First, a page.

Under UK law, women on maternity leave and parents on shared parental leave or adoption leave who are selected for redundancy have the right to be given first refusal on any suitable alternative vacancy. This applies even if you have a better candidate you would prefer to appoint. If you don't offer the protected employee the available role, he or she can claim they have been automatically unfairly dismissed. They don't have to have worked for you for at least two years either as the usual rules about the minimum period of service don't apply.
The government is asking businesses and other interested parties whether this protection should be extended from the date the woman notifies their employer they are pregnant (in writing) and for six months after they return to work - a right that would also be available to returning parents who have taken shared parental leave or adoption leave.
The consultation closes on 5 April 2019.
Why is the government considering changing the law?
There is evidence that new mothers (in particular) are forced out of work when they seek to return. The pressure group Pregnant Then Screwed has pages of horrifying personal stories from women across lots of different sectors and the #metoo movement has brought these issues into the mainstream media.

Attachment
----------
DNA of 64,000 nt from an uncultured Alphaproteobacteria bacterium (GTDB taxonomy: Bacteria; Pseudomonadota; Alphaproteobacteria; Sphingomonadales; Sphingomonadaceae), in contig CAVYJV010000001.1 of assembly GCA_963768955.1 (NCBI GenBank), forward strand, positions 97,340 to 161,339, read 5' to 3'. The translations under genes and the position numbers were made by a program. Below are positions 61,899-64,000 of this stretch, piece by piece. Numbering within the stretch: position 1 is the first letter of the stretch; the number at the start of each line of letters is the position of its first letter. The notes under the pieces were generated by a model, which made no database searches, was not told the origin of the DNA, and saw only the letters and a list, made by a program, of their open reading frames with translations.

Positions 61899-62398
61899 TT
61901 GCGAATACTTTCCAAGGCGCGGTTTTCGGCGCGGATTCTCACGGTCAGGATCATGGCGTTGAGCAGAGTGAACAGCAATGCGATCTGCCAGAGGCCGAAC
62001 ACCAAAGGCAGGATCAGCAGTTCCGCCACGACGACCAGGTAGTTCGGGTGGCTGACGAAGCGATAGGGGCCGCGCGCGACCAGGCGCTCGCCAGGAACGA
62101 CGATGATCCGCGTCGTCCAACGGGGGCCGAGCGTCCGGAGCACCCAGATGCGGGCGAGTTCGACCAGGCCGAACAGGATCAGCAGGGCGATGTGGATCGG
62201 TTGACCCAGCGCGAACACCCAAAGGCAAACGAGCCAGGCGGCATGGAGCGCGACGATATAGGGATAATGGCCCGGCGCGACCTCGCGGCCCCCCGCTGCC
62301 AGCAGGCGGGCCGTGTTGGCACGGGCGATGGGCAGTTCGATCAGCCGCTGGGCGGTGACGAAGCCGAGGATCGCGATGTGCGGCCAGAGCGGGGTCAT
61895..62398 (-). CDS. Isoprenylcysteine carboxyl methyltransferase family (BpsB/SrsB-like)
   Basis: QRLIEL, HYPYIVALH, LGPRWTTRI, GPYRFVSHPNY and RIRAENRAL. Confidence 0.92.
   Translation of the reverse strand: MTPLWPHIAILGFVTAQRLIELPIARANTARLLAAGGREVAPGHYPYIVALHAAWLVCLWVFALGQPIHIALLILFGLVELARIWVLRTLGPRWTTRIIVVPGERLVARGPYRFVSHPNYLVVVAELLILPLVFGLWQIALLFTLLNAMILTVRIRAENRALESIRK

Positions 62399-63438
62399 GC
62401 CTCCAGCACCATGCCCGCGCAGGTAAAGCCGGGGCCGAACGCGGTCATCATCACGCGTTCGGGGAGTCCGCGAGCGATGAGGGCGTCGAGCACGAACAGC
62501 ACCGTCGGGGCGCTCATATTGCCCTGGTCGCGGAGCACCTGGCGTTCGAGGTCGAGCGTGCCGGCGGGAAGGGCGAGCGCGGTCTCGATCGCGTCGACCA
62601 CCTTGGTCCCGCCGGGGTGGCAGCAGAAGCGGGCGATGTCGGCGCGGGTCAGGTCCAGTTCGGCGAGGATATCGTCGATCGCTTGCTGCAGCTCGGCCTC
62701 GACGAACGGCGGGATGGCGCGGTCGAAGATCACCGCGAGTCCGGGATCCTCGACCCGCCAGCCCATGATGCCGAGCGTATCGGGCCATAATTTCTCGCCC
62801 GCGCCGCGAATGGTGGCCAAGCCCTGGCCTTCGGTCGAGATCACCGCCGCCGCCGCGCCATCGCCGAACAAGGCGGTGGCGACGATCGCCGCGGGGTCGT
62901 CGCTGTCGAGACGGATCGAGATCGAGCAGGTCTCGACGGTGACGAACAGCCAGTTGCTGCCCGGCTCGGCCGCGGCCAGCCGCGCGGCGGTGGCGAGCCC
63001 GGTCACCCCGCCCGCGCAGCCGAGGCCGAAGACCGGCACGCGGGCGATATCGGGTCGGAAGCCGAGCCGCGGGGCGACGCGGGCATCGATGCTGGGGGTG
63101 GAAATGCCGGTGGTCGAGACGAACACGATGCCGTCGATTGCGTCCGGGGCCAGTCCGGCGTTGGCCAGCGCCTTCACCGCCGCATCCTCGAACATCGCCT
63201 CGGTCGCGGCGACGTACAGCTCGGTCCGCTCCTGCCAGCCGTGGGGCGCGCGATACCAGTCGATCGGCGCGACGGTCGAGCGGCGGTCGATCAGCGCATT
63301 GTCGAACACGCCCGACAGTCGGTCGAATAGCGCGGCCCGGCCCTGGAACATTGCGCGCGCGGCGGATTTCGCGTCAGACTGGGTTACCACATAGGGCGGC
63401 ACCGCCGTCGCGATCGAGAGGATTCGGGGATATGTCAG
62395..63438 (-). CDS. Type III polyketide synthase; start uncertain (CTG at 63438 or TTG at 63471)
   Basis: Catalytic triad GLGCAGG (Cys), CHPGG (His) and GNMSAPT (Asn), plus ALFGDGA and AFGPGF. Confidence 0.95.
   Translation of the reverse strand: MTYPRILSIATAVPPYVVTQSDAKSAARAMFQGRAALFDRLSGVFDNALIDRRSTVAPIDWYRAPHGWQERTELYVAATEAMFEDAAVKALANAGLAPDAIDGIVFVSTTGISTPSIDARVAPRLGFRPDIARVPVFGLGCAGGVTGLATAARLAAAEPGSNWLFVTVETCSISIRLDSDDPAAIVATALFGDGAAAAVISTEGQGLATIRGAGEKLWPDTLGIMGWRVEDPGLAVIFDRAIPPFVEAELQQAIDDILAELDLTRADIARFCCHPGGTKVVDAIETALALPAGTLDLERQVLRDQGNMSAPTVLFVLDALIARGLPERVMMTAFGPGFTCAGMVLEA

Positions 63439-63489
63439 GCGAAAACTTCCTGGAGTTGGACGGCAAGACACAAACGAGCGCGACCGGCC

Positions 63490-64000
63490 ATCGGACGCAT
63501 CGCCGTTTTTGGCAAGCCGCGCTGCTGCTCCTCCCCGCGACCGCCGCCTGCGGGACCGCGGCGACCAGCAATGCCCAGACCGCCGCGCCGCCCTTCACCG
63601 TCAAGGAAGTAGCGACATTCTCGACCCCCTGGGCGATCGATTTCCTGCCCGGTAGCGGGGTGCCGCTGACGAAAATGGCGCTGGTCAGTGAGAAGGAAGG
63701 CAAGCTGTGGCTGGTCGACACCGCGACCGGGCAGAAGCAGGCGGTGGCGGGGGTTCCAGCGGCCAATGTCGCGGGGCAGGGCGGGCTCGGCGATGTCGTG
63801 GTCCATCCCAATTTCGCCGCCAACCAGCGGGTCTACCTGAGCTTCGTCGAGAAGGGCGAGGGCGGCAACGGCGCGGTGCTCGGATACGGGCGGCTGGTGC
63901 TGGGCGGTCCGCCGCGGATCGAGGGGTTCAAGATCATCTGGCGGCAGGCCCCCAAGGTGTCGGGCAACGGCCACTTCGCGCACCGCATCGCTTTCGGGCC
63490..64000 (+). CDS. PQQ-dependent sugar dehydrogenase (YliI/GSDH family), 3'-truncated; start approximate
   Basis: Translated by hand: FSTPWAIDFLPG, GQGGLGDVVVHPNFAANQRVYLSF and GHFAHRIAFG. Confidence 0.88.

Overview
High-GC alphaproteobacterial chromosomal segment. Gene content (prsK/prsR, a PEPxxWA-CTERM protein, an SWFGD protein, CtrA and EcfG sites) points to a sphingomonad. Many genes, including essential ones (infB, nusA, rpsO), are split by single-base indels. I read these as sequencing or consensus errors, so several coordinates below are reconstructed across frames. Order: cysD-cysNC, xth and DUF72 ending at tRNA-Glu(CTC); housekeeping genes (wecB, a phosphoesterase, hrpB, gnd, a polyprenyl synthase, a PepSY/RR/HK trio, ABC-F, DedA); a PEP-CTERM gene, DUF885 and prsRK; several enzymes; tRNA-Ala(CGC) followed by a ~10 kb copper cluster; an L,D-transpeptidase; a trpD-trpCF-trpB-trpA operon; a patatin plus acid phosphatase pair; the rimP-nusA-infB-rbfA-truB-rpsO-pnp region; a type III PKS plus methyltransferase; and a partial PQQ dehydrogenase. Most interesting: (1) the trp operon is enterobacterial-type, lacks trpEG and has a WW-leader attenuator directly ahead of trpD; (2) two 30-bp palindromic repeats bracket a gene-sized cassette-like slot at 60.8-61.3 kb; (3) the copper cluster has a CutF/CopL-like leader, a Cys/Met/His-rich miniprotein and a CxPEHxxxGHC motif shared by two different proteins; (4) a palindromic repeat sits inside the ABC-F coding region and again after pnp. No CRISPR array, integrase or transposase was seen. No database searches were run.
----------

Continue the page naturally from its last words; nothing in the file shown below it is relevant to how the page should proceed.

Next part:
The government believes that business attitudes towards women have been slow to change and that the "potential for discrimination persists at all stages of a mother's employment journey". It points to evidence that significant numbers of employers still think it is reasonable to ask women about their future plans to have children.
Do we know when any changes will come into force?
No. Once the consultation ends, the government will consider the replies and will publish its response. Until that happens, we won't know whether this is something the government will implement.
Please let us know what you think
We'd like to know whether you support these proposed changes. Please email email@example.com if you'd like to share your thoughts.